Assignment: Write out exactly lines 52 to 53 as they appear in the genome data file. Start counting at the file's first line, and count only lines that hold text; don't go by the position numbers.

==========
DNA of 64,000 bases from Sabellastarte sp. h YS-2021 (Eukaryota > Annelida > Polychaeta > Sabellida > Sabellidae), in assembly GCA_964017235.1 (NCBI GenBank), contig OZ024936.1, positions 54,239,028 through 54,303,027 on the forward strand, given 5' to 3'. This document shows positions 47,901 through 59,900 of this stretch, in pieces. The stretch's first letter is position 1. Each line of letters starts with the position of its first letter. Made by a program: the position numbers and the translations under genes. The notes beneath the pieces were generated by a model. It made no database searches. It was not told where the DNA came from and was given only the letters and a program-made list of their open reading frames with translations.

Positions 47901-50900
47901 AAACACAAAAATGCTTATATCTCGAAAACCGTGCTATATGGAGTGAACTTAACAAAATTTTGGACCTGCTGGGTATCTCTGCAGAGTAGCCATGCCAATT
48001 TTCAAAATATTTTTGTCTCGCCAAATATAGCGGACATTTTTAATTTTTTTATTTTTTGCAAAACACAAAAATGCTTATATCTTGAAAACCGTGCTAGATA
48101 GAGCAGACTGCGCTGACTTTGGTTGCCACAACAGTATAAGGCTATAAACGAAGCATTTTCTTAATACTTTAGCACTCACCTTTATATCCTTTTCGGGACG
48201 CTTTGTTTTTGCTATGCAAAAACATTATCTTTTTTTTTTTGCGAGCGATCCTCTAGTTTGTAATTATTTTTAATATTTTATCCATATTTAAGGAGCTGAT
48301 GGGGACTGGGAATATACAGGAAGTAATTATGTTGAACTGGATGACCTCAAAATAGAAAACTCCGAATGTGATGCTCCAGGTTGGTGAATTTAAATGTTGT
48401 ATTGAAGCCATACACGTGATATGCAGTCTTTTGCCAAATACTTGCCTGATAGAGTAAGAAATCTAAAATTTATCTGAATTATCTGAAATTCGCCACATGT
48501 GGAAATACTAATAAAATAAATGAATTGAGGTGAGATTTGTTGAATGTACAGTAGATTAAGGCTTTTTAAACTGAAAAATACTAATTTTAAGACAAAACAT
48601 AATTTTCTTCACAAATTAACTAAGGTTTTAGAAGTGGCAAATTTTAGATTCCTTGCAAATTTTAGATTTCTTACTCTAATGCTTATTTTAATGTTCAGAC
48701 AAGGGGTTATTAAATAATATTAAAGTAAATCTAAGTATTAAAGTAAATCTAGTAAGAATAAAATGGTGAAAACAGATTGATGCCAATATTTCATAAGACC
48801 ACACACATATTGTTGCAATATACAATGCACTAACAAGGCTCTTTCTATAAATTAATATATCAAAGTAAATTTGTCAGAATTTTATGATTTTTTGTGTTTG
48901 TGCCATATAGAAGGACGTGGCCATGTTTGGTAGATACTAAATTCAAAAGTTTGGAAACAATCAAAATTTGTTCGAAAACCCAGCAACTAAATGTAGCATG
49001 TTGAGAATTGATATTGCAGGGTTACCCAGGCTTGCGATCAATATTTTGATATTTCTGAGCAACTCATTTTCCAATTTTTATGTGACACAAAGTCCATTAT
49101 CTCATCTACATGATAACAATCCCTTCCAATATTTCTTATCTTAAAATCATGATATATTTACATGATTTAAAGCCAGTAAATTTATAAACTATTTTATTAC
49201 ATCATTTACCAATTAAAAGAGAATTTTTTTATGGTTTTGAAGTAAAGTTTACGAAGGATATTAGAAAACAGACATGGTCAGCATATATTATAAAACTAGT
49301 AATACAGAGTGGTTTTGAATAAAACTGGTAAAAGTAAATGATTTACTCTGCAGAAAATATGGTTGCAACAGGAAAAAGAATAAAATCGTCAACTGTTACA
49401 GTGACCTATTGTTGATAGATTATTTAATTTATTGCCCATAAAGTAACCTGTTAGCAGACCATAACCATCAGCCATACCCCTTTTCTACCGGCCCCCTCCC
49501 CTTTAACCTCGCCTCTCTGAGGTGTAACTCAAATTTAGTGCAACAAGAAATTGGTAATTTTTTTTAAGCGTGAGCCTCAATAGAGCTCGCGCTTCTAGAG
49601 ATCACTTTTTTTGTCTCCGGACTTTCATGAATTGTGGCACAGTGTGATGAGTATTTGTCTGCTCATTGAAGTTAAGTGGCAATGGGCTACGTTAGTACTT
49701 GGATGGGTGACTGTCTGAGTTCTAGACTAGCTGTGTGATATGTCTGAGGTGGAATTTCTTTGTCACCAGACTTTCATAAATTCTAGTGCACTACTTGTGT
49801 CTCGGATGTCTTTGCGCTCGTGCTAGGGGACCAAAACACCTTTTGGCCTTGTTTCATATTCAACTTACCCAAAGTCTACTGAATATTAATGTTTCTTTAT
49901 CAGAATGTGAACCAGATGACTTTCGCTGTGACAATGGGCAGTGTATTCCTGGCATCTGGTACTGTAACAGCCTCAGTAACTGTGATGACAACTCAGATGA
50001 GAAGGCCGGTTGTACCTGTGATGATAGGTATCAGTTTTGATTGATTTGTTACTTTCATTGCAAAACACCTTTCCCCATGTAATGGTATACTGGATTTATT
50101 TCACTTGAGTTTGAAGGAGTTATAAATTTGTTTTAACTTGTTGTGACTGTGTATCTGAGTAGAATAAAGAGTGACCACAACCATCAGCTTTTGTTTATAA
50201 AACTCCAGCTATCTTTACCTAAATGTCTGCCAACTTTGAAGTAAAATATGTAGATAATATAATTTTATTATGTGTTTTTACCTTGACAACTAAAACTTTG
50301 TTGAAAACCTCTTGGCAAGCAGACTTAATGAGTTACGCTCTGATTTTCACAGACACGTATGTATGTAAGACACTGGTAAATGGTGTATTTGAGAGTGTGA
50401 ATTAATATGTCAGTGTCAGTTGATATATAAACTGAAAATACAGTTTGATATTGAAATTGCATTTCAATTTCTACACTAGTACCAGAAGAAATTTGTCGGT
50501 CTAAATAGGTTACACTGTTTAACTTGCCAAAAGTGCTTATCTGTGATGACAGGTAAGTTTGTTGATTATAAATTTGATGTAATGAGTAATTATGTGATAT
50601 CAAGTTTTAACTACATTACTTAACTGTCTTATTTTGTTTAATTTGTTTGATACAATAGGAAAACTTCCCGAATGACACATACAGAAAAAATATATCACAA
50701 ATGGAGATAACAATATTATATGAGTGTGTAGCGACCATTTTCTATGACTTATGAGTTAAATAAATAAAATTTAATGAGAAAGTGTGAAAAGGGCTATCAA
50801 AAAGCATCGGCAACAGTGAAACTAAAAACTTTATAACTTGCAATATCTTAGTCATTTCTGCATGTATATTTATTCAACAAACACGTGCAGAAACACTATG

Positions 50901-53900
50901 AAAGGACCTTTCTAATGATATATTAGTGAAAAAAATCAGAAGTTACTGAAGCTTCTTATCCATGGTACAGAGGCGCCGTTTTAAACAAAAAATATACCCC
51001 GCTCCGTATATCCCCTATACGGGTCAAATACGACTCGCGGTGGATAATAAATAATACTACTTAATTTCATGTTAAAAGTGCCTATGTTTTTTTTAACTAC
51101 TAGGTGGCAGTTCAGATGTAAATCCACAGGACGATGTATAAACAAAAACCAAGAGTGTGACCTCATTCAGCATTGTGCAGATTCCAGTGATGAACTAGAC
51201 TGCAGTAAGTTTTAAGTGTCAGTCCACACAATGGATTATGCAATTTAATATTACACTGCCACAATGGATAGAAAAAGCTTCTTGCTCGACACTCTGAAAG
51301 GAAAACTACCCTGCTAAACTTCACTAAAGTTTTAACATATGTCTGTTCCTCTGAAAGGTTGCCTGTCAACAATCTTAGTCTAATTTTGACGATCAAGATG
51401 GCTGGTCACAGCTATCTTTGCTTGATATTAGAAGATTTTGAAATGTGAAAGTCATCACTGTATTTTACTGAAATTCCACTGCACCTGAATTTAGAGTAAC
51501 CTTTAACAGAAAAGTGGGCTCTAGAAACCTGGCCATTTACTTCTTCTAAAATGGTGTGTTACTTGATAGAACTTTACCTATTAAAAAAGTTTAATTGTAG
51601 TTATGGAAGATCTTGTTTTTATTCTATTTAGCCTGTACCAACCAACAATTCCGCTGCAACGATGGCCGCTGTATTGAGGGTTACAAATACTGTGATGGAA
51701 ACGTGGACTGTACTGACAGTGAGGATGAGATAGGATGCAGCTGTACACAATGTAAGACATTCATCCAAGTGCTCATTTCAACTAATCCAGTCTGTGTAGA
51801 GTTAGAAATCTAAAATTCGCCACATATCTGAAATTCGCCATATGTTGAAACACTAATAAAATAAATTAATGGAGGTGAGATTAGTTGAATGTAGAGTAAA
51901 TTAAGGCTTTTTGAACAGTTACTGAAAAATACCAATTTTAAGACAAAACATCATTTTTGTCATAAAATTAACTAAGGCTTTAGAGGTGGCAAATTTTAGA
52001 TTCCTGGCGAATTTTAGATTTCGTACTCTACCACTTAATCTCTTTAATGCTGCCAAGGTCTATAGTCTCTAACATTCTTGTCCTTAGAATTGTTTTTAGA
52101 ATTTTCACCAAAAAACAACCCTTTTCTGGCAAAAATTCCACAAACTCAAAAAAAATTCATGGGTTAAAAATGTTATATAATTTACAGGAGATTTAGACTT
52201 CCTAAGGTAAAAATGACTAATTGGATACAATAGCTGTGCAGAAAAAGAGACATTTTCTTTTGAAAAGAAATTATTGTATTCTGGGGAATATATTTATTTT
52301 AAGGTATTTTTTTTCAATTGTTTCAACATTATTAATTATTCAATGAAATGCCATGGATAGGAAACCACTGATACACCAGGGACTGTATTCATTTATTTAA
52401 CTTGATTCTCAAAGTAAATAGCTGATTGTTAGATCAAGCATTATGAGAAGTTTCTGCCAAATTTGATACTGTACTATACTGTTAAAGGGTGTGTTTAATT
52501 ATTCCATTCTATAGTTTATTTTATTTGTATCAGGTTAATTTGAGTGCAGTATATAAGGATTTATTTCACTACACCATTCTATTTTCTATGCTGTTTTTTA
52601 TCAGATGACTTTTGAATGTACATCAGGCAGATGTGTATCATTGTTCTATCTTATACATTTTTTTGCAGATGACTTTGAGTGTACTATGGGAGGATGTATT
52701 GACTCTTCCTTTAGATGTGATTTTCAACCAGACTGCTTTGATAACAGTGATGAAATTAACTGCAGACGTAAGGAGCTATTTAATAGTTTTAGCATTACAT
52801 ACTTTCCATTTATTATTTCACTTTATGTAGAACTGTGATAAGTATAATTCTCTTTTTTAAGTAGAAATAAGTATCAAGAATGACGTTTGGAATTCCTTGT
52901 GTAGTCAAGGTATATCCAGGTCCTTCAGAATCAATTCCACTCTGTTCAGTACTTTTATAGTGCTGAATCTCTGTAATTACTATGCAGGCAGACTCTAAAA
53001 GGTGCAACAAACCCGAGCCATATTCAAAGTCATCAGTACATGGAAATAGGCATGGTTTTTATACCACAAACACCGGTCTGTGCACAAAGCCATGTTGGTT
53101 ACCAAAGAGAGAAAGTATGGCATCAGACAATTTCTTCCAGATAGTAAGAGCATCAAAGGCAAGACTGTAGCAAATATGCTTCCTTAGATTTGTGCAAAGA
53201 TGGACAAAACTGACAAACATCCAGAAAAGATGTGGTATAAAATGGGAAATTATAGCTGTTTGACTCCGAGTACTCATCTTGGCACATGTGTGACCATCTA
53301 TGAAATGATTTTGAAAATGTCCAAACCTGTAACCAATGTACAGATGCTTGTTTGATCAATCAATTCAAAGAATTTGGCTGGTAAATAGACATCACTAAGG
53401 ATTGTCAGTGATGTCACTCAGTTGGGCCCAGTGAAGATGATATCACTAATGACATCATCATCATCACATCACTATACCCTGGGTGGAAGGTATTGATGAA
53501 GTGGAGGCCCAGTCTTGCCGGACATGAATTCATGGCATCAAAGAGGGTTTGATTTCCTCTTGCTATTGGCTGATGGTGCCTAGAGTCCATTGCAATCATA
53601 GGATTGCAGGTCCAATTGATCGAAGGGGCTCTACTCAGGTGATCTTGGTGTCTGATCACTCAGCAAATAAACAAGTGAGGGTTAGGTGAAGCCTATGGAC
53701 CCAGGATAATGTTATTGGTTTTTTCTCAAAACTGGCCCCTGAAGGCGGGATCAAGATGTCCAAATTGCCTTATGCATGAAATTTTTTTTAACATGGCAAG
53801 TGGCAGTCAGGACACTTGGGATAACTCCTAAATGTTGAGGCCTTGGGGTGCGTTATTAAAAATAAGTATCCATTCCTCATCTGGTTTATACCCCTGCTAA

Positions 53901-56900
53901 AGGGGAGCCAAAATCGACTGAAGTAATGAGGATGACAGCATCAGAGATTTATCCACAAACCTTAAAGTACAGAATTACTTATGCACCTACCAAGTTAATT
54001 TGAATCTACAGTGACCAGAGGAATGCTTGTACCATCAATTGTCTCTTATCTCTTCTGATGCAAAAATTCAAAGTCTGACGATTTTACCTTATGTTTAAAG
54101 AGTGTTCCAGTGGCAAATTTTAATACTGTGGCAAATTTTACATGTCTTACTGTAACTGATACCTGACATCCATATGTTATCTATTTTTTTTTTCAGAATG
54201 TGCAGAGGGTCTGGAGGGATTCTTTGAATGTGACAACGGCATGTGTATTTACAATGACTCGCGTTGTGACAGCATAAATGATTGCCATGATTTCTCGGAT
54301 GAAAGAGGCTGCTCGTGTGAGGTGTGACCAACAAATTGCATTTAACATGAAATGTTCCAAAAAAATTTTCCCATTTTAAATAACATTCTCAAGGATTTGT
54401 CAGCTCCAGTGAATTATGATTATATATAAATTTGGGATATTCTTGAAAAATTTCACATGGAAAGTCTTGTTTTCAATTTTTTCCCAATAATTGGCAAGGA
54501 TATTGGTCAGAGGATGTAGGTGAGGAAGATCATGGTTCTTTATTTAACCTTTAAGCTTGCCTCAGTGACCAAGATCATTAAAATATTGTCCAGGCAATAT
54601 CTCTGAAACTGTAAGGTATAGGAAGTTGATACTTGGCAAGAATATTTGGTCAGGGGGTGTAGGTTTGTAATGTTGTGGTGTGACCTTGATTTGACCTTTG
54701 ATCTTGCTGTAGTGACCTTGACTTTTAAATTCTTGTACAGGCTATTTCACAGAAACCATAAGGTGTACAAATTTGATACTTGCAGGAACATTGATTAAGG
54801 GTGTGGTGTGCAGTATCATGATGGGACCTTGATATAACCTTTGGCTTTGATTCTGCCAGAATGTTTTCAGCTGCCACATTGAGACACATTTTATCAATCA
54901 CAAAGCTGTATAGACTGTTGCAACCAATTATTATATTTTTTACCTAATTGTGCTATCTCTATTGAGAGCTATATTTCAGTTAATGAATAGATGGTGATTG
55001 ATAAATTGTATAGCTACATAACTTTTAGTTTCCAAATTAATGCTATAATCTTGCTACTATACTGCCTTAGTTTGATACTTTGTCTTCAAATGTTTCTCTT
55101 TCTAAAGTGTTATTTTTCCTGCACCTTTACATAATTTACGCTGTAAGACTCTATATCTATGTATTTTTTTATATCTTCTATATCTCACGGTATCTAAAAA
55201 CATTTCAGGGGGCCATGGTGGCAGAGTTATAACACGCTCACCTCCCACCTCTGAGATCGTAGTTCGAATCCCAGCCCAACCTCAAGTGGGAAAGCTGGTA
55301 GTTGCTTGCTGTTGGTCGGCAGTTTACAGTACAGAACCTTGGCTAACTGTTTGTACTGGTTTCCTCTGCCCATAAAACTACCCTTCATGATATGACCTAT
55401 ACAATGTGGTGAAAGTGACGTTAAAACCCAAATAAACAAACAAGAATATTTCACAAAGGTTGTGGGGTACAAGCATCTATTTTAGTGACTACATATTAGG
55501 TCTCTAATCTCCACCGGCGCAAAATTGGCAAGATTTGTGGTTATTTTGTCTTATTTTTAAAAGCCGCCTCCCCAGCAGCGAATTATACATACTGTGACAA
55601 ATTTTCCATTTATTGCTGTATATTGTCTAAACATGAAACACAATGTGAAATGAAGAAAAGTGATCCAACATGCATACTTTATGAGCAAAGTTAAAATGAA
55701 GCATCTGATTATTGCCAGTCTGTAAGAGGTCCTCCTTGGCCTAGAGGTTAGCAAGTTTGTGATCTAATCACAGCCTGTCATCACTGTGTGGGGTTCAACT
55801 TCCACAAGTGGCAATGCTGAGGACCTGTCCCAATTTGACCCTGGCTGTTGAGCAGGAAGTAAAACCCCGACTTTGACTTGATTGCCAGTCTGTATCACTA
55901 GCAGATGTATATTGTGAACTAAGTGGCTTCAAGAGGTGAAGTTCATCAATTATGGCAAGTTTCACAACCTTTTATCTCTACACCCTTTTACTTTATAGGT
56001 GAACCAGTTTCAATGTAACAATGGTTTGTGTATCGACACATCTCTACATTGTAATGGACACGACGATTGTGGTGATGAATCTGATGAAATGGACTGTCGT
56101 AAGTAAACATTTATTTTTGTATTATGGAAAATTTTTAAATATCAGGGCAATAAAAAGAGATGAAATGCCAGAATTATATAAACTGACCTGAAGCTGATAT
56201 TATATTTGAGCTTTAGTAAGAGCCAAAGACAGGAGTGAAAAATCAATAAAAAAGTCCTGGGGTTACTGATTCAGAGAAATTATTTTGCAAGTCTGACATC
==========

52701 GACTCTTCCTTTAGATGTGATTTTCAACCAGACTGCTTTGATAACAGTGATGAAATTAACTGCAGACGTAAGGAGCTATTTAATAGTTTTAGCATTACAT
52801 ACTTTCCATTTATTATTTCACTTTATGTAGAACTGTGATAAGTATAATTCTCTTTTTTAAGTAGAAATAAGTATCAAGAATGACGTTTGGAATTCCTTGT